Jan Davidsz. de Heem, Vase of Flowers, c. 1660, oil on canvas,
National Gallery of Art, Washington, Andrew W. Mellon Fund 1961.6.1
as it may seem, the first speculation crisis in modern capitalism arose
over the Dutch love of tulips. At the height of "tulipomania," one could
have purchased a lifetime of goodsseventy-seven tons of grain, four
oxen, eight pigs, twelve sheep, two tons of butter, three tons of cheese,
a good supply of wine and beer, a bed, and a new wardrobefor less
than the cost of a single rare bulb.
bulbs could not be sold in the winter and spring when they were planted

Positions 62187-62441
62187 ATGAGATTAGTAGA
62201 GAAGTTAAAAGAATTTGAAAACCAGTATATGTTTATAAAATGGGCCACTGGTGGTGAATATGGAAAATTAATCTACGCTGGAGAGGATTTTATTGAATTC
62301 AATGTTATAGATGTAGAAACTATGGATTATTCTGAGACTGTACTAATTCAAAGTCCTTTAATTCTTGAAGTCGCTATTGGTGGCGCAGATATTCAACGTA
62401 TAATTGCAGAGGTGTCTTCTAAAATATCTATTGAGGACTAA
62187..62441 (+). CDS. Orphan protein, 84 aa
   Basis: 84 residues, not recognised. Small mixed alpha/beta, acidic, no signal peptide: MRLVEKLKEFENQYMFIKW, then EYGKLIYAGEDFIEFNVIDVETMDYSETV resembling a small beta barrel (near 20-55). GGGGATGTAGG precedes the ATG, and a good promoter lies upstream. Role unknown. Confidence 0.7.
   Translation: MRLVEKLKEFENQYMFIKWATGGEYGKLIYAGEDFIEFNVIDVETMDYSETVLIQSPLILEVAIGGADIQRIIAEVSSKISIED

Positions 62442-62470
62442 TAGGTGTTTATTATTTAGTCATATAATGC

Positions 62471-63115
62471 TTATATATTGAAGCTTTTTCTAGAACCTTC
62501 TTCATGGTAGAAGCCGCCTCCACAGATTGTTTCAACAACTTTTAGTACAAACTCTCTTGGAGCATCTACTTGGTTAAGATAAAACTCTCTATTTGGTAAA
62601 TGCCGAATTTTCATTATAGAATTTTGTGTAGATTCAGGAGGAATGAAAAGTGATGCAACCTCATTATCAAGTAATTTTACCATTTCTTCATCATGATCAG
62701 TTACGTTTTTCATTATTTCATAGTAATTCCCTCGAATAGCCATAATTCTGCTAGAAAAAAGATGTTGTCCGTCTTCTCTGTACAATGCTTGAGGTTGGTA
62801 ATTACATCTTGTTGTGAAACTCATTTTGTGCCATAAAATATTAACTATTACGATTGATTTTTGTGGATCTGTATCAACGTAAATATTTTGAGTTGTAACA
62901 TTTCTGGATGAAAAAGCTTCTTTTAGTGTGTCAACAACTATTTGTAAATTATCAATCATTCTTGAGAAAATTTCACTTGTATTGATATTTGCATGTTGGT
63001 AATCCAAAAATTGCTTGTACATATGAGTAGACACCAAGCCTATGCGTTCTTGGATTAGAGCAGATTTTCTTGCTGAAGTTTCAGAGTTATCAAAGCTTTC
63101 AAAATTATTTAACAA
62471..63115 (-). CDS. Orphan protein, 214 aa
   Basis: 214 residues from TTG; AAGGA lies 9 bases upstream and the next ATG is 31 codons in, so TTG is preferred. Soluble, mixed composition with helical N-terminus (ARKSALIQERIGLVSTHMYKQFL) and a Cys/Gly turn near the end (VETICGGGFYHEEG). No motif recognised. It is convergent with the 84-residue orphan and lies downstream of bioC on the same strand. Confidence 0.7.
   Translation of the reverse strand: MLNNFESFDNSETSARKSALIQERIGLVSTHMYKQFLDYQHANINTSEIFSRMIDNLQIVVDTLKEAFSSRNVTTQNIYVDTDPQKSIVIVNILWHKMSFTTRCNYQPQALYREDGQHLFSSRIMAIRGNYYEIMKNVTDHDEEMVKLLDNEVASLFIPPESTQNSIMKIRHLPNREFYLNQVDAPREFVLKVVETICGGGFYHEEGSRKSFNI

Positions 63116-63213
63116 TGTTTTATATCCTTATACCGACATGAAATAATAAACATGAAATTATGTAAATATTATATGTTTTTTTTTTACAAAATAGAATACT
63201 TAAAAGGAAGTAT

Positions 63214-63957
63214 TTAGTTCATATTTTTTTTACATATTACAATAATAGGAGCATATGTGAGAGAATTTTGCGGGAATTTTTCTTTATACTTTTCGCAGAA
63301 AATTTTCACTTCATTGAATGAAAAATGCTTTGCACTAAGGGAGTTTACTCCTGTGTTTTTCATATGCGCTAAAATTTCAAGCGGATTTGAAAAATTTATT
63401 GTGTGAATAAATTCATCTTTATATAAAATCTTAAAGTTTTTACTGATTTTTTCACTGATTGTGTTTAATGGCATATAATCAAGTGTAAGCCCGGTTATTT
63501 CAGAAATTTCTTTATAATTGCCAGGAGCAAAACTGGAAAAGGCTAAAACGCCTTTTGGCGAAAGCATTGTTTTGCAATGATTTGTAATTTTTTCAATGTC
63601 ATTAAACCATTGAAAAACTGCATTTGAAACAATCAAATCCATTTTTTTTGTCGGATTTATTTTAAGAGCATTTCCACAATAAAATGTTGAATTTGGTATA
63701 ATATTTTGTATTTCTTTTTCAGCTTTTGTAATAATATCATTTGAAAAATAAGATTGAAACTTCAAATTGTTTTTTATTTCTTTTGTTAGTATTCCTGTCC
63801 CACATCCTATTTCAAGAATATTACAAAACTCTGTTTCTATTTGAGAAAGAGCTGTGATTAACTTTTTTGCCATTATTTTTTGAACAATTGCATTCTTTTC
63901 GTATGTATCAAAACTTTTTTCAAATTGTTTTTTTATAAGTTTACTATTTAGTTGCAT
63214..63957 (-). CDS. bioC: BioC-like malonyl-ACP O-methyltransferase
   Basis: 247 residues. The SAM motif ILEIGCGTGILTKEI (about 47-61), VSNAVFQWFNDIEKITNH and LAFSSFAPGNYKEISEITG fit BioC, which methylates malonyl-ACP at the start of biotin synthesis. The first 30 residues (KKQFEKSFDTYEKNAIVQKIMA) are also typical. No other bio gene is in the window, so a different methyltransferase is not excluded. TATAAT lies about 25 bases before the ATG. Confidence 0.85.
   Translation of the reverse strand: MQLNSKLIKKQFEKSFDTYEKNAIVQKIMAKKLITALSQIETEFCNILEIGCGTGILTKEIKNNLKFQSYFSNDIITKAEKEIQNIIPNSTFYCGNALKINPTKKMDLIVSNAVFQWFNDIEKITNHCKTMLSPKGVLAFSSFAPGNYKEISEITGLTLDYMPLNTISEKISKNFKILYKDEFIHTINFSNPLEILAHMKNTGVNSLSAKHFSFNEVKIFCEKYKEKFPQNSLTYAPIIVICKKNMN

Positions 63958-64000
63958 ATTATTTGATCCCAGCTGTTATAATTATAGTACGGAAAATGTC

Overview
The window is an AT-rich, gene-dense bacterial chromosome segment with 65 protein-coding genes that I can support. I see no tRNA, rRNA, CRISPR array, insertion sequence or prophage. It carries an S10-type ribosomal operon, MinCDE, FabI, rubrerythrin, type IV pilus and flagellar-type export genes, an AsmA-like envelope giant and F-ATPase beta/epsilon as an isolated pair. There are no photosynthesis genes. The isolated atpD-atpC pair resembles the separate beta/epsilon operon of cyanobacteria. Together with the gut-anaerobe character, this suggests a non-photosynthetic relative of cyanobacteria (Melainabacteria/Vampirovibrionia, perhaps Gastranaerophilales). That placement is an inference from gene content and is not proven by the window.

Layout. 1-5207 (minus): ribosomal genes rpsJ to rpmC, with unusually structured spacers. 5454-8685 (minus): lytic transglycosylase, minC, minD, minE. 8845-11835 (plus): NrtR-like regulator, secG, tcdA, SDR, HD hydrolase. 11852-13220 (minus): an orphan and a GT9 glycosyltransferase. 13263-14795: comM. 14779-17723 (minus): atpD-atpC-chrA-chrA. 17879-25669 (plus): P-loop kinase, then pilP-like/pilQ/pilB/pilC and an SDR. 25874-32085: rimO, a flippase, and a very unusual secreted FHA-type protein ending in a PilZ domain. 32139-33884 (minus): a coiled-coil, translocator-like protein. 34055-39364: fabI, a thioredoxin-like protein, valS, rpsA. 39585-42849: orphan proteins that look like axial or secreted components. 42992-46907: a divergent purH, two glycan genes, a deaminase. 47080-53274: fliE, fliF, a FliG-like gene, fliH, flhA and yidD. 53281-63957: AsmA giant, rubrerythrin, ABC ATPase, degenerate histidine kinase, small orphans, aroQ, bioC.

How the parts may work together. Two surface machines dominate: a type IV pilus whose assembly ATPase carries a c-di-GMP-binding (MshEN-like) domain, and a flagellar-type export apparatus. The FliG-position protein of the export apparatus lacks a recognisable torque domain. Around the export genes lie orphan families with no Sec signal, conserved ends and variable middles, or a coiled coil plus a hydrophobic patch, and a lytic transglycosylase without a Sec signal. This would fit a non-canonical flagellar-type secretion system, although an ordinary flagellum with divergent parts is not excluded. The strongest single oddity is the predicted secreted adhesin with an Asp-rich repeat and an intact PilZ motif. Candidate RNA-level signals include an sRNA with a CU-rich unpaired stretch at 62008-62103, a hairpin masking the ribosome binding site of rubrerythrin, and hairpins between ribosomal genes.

in the ground, and speculators began to trade them on paper. All levels
of society bought into the market, becoming paper millionaires. A selling
panic in February 1637 sent prices crashing. Growers, and quite a few
buyers, were ruined. Though the economy as a whole remained strong, the
tulip became symbolic of the perils of excess.